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Is there any study on the magnitude of local oscillator leakage as a function of oscillator frequency? If RF input is disabled and there is local oscillator at the mixer, then due to leakage, this will give rise to dc. I want to understand how the dc magnitude vary as the local oscillator frequency is varied. Let's say the range of local oscillator frequency we are interested in is 3-4 GHz. Will the dc magnitude remain fixed or will it vary? Is there any study in this direction?

Thanks.

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Leakage is not a property of the oscillator, but of the mixer fed with that oscillator's output; you'll find that mixer datasheets contain exact measurements on this. And that it depends on the mixer and the way you operate it.

So, yes, studies exist, in the sense that almost every mixer datasheet contains curves like this. I picked this figure because it doesn't only show what happens on output = LO frequency, but also at twice and three times the LO frequency – all useful operation points of a mixer (it's not inherent to using a mixer that you mix with the LO's fundamental; you might as well use one of its harmonics, very much depending on the mixer type and what you're mixing with).

LO leakage over frequency in fundamental, 2nd and 3rd harmonic from the Analog Devices LT5558 datasheet
LO leakage over frequency in fundamental, 2nd and 3rd harmonic mixer mode from the Analog Devices LT5558 datasheet

Sometimes, you don't find data on the LO leakage alone, but on "carrier feedthrough" (that is especially true for IQ mixers), which is the power of the combined LO leakage through the mixer, and the unwanted coupling of power "around" the actual mixing component. Functionally, you care about that more than about LO leakage itself, so if you find a datasheet that only specifies "carrier feedthrough", you still get the important figure:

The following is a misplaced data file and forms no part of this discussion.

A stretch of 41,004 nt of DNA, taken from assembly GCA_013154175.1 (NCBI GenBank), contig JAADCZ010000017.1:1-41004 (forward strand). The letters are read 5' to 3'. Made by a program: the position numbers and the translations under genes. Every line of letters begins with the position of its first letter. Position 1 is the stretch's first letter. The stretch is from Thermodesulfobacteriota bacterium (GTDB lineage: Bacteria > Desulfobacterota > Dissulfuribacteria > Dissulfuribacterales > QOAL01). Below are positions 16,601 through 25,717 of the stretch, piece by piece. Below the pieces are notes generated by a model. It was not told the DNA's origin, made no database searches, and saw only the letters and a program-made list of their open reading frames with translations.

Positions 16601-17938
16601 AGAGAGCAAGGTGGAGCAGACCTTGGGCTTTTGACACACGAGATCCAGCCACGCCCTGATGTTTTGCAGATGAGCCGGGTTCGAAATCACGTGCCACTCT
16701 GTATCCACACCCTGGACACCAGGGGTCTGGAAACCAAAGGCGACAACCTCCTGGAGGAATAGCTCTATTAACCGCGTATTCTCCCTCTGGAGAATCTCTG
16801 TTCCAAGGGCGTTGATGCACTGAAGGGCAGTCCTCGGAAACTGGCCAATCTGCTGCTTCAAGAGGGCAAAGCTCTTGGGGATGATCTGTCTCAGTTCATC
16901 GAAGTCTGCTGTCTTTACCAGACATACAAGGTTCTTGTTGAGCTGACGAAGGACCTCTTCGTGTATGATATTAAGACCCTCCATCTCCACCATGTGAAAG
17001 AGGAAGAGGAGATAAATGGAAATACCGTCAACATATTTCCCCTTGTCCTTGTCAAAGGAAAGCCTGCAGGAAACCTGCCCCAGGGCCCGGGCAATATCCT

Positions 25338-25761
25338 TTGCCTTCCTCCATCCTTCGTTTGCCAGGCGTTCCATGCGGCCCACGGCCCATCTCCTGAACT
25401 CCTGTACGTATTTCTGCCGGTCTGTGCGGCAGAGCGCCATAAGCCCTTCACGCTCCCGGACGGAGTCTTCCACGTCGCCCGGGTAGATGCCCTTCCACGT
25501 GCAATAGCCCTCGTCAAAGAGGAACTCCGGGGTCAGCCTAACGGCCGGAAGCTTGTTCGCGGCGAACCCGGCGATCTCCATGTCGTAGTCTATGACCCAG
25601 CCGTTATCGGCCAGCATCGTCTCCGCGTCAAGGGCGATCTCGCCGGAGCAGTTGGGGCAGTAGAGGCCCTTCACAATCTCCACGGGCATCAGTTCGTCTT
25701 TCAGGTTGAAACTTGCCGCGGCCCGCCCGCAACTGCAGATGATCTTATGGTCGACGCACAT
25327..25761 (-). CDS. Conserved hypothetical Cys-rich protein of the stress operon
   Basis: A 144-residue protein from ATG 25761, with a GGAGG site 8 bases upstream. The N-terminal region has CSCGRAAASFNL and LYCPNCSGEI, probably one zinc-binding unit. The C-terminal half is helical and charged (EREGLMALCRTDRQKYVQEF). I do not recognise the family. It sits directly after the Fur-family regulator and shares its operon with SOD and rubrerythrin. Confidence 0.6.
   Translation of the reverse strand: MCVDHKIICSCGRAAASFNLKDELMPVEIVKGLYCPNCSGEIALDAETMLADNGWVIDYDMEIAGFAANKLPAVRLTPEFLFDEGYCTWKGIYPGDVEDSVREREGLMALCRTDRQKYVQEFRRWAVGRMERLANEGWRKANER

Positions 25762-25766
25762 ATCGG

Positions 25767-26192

Carrier Feedthrough of the Analog Devices ADL5375; from its datasheet
Carrier Feedthrough of the Analog Devices ADL5375; from its datasheet

Note that more modern integrated mixers sometimes sport automatic calibration, which can suppress the LO leakage by adjusting gains until branches are balanced, and the carrier "self-suppresses". Same mixer, after applying that auto-calibration:

Carrier Feedthrough of the Analog Devices ADL5375 after self-calibration; from its datasheet
Carrier Feedthrough of the Analog Devices ADL5375 after self-calibration; from its datasheet

What happened there was that offsets to the I and Q branch were added; but looking at the actual mixer component in the chip, that's just "modification of the input"; whether or not you take this as mixer device characteristic curve (as useful for application) or whether you look at the uncompensated Fig. 9 above (as useful for building and improving a mixer) is up to your needs.

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